A first-timer’s experience with contact improv.
The first time I saw contact improv was last summer at the music festival Sonic Bloom in beautiful Georgetown, Colo.
What I saw was two people dancing, but their bodies seemed glued together. Since I trained intensively in ballet for 16 years, I have an innate curiosity for people moving their bodies in weird ways. I looked it up online, and apparently contact improv is pretty big in Europe. I saw a pair of brothers doing it at a festival in Tahoe over New Years, and it seemed like they were in some sort of trance where they could anticipate each other’s movements without even looking at each other.
In all my time in ballet I had never seen anything like this, so when I found out there was a beginning level contact improv class in Boulder, I had to check it out.
It was at the Boulder Circus Center. I walked in, and there were six of us including the teacher, Alicia Grayson. There was an even number of men and women. We had all come for somewhat different reasons; one woman around my age (early 20s) had heard about the class through her involvement with the somatic program at Naropa. There was also an older gentleman who claimed he first started experimenting with contact last fall.
Our teacher Alicia explained she has been doing contact improv for over 20 years and still loves it. Since this was the first class in a seven-week series where each week focuses on one of the seven chakras, she then spoke about the first chakra. The first chakra, also known as the root chakra, is mostly about survival and making sure your basic needs are met. In the context of contact improv, your most basic needs are maintaining a level a of comfort and feeling safe.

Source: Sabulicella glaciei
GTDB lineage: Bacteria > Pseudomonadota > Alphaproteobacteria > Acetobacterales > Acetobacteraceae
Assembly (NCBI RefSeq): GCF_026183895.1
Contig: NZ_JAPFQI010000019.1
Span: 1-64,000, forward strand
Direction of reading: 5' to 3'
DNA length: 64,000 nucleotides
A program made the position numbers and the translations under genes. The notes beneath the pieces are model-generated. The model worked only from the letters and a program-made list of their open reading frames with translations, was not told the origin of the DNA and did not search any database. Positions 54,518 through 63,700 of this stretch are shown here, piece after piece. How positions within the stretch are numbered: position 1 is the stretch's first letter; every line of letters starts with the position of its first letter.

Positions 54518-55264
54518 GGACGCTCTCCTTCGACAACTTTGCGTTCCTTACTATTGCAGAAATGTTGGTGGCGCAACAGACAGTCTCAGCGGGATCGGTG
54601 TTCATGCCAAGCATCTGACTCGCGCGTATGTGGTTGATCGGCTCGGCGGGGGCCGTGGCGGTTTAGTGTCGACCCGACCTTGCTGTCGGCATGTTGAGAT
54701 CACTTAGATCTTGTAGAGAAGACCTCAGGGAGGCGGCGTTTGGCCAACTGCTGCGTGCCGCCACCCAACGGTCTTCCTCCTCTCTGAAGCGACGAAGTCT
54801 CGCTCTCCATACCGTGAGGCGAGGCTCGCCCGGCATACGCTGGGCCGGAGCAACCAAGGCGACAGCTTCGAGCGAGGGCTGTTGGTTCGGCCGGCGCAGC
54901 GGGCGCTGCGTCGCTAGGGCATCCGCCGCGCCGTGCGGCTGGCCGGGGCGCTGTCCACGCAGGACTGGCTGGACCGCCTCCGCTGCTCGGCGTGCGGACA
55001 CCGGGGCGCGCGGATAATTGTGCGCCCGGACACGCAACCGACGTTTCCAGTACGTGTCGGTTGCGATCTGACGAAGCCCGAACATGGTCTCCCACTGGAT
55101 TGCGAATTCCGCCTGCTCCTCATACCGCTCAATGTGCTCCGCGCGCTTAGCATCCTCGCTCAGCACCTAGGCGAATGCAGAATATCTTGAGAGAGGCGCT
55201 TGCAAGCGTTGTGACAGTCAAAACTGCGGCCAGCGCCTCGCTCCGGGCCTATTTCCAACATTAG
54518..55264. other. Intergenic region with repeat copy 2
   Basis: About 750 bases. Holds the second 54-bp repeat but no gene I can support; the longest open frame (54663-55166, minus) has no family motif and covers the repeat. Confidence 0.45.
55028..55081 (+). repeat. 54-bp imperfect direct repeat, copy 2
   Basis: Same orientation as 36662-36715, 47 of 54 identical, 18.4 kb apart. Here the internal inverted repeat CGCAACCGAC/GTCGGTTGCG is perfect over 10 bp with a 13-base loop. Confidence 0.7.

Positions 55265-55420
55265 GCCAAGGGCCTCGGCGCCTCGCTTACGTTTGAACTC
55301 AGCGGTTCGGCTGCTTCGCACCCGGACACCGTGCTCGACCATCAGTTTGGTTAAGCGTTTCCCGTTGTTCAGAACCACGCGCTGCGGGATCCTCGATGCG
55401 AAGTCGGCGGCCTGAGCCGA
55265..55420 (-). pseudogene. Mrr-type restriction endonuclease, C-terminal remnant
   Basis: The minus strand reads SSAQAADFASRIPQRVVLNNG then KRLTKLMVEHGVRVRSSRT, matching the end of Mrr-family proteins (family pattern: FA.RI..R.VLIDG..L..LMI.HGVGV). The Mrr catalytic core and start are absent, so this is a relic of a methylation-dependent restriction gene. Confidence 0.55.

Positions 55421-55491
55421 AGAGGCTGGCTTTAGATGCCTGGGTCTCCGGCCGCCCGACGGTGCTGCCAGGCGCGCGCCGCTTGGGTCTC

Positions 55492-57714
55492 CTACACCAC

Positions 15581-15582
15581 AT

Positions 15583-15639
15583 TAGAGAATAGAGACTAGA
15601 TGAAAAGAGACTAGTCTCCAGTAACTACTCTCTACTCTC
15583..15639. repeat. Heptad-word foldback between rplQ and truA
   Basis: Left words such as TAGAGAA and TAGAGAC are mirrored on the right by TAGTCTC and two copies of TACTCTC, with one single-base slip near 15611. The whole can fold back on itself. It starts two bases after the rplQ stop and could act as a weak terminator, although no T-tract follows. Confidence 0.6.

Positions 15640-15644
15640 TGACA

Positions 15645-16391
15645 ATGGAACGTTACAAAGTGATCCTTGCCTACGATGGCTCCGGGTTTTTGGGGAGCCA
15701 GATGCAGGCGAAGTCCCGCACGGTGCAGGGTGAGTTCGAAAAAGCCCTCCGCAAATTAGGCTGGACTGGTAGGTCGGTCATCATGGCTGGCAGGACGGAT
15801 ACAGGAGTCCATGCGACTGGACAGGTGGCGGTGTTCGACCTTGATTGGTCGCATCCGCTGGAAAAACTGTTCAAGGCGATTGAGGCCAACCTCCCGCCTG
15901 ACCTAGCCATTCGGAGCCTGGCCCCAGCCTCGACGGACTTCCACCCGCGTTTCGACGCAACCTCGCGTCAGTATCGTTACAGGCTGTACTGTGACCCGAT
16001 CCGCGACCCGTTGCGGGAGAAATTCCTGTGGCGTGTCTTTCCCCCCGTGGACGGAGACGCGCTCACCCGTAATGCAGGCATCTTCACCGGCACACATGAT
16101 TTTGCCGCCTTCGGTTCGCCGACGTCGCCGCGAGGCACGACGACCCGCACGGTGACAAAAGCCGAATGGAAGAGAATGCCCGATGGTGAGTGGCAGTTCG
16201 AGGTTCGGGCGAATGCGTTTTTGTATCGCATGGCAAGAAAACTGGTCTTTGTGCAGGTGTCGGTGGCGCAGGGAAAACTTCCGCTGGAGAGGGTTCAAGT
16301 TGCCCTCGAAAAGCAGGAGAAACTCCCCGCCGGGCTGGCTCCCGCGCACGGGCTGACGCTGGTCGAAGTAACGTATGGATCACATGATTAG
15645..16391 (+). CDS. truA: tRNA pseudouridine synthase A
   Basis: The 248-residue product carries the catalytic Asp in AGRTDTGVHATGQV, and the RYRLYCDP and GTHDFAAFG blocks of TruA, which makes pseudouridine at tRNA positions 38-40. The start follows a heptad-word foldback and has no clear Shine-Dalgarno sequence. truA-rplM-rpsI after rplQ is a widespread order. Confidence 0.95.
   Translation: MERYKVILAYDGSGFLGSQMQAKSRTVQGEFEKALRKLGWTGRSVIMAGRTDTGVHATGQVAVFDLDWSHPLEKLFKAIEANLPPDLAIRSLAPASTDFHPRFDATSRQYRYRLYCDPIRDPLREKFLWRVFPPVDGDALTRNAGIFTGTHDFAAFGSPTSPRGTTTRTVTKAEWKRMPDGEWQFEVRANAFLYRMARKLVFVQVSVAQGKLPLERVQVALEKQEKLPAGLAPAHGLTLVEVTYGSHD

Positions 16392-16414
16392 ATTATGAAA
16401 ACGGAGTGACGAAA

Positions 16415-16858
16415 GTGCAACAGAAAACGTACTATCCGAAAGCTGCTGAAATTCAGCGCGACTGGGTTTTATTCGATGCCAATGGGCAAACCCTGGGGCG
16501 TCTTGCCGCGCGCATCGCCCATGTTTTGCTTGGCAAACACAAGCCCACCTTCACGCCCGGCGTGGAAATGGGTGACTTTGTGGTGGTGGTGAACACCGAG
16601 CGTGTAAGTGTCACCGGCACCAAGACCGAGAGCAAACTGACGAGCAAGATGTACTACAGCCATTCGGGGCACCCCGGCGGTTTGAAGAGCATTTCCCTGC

Feeling safe is one thing when you are sitting alone in meditation. Feeling safe is much different when you are being told to touch strangers.
To start the class we walked around the studio and got acquainted with the space. This was not new to me, many of my dance teachers had us begin classes by walking around the space to start warming up. We then lay down on the floor and experimented with creating different tones with our bodies.
We first tried to feel collapsed and exhausted, with all of our weight sinking into the floor. We then tried to reverse that experience and create a “high tone” with our bodies. This meant tensing our muscles and attempting to feel like we were pulling away from the floor without actually moving. We then tried to find the balance between the two. We practiced this several times, and I became more aware of how much tone and body language are connected. When I used to practice for ballet, I usually thought of emotional tone as something that you saved for the stage, not something you did in rehearsal. But what I started to understand is that the tone of body language is important every second of my practice, not just when I am in the spotlight.
We also took time to just roll around on the floor. Since we were concentrating on the first chakra, associated with earth, we were to get to know the ground that supports us. We were told to just experiment with the weight of our bodies on the hard wood floor.